Somebody tapped the brakes. Carbon dioxide emissions from the world’s energy producers stalled in 2014, the first time in 40 years of measurement that the level did not increase during a period of economic expansion, according to preliminary estimates from the International Energy Agency.
What changes should U.S. EPA make to its Clean Power Plan proposal to add clarity and flexibility on multi-state and regional program options? During today’s OnPoint, Mary Nichols, chairwoman of the California Air Resources Board, discusses expected changes to the power plan as the agency prepares its final proposal. Nichols also responds to the growing momentum surrounding the “just say no” option for state compliance.
The full implications of S.B. 310 and H.B. 483 will become clearer over the course of the coming year. However, the initial evidence indicates that the legislation is saddling Ohioans with economic harms and will come to represent a missed opportunity for Ohio to lead the country in building a clean energy economy. Other states across the country are currently considering similar actions to roll back or repeal their renewable energy standards, energy-efficiency standards, or programs to promote clean energy. For those states, Ohio should serve as a cautionary tale about the detrimental consequences of regressive energy policies.
“I imagine that as long as there are ALEC members in Colorado, they’ll continue to push the priority agenda that ALEC has,” Elsner says. “And right now, a lot of ALEC’s energy members have an interest in weakening clean energy policies.”
“Coal and oil are only cheap ways to power a nation in the very near term. But if you look a little further down the road, you begin to see an entirely different story,” he said. Kerry said the real costs of oil and coal “actually pile up very quickly” in the effects of climate change and pollution, both of which are much greater with fossil fuels than with other energy sources.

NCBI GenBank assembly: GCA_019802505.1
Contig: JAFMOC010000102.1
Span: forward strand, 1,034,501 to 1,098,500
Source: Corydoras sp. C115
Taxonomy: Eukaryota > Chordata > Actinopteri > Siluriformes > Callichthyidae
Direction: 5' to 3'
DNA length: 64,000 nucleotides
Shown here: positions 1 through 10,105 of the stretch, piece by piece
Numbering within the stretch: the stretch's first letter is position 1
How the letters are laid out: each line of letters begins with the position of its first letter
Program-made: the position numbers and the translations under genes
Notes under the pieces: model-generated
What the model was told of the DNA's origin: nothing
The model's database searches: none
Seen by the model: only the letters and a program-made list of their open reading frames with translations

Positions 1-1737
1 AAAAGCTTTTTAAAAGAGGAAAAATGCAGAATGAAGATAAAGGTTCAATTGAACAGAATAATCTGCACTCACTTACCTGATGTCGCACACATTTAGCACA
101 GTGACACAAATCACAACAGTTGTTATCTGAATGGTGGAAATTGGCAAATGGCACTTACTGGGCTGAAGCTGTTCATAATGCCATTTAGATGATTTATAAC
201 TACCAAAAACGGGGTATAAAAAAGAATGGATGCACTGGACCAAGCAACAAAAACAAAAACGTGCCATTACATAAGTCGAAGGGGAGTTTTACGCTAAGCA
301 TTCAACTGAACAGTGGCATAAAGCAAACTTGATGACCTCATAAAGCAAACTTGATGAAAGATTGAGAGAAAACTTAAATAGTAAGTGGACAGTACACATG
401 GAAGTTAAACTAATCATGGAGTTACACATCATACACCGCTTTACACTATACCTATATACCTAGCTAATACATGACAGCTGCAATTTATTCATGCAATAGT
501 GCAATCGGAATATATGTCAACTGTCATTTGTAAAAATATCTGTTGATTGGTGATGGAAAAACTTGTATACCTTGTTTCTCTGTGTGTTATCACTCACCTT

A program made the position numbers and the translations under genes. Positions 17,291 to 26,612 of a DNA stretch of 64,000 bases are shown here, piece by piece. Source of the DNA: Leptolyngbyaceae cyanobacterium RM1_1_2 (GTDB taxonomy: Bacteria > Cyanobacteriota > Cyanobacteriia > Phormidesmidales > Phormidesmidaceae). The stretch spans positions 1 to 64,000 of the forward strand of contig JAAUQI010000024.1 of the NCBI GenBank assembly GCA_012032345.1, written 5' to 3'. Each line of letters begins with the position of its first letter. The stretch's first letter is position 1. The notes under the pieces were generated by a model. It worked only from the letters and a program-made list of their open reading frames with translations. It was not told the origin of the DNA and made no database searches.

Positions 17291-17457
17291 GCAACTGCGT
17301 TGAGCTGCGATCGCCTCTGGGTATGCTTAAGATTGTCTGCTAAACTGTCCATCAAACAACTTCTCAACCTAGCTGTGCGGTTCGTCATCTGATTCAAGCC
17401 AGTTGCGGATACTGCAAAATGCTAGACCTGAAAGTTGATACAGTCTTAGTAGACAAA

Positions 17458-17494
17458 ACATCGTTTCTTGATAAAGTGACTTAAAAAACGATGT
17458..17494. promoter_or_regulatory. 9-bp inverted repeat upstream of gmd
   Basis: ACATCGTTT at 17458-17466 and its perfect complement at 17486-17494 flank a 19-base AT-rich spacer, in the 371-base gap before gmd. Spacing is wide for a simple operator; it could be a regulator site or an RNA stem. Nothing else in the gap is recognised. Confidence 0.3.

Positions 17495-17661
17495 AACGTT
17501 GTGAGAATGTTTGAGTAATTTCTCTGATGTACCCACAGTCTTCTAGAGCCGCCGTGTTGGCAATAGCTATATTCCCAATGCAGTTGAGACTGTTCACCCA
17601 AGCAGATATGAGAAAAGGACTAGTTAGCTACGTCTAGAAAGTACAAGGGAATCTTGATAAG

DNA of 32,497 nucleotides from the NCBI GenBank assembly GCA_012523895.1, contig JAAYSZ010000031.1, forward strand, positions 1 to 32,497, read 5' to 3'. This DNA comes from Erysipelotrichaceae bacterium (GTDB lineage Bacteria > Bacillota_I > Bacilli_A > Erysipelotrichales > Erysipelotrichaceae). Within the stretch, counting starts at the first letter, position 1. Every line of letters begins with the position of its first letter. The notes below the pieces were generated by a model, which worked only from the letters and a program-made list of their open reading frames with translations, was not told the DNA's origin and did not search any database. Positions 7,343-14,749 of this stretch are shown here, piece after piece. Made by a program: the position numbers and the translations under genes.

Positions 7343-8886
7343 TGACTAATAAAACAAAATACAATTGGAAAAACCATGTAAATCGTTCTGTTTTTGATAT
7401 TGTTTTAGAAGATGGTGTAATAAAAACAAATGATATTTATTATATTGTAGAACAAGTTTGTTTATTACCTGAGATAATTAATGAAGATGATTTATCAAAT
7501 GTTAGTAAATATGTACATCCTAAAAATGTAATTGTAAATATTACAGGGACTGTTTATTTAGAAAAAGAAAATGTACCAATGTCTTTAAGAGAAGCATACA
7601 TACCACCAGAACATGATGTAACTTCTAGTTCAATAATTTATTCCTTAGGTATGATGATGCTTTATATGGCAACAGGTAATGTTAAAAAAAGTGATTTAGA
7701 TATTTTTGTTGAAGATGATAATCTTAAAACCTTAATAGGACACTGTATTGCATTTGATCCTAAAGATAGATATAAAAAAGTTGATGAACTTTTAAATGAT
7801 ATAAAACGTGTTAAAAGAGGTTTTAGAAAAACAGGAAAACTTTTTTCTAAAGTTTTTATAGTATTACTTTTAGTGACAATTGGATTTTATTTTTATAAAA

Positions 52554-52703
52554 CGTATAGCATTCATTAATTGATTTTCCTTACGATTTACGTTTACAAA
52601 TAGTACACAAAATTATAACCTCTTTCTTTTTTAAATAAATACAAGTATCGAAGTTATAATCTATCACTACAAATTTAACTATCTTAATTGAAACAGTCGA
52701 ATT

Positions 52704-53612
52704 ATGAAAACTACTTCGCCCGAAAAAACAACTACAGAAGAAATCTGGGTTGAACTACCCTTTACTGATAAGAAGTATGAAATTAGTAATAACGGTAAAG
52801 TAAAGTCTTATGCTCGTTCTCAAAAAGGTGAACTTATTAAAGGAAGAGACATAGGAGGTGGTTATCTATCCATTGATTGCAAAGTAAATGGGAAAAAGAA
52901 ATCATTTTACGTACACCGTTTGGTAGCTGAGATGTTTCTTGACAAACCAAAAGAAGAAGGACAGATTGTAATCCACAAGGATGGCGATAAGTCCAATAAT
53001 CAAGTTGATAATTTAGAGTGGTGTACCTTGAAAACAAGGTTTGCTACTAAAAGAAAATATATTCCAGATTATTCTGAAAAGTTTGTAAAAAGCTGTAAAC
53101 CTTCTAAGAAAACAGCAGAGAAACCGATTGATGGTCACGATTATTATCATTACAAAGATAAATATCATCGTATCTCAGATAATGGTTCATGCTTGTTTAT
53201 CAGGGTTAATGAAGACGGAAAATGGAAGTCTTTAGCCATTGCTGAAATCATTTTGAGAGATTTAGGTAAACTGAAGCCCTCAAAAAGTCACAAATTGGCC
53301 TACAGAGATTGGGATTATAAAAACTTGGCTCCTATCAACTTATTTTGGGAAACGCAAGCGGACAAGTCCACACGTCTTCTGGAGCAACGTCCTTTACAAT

It is “viable” and “economically compelling” to push for deployment of wind at that level as consumers would see almost $800 billion in benefits from avoided greenhouse gas emissions and air pollution. Those benefits would include an increase in the amount of natural gas available — lowering prices — for uses outside of the electric sector such as heating or chemical products, according to the main projection of Wind Vision’s report.
“Want to put people to work? This is the way you put people to work,” Kerry said in the speech to the Atlantic Council. “The global energy market of the future is poised to be the largest market the world has ever known. This is not a choice between bad and worse,” Kerry said. “Pursuing cleaner, more efficient energy is actually the only way that nations around the world can build the kind of economies that are going to thrive for decades to come.”
With certain government and private-sector actions, wind power could provide 35 percent of the United States’s electricity needs by 2050, a new federal report found.The Wind Vision report released Thursday by the White House and the Energy Department is an update to its 2008 report and maps out the current state of wind energy and its potential over the coming decades.
Building on this progress, today the Department of Energy released Wind Vision: A New Era for Wind Power in the United States, a comprehensive analysis of the U.S. wind energy industry. The report shows that the nation can deploy wind power to economically provide 35% of our nation’s electricity and supply renewable power in all 50 states by 2050.
Today is an exciting day for wind power. The White House has announced the release of the U.S. Department of Energy’s highly anticipated Wind Vision Report. I wish to express my heartfelt gratitude for the critical role you played in making this effort a reality. The Wind Vision Report would certainly not have been possible without your involvement and thoughtful participation.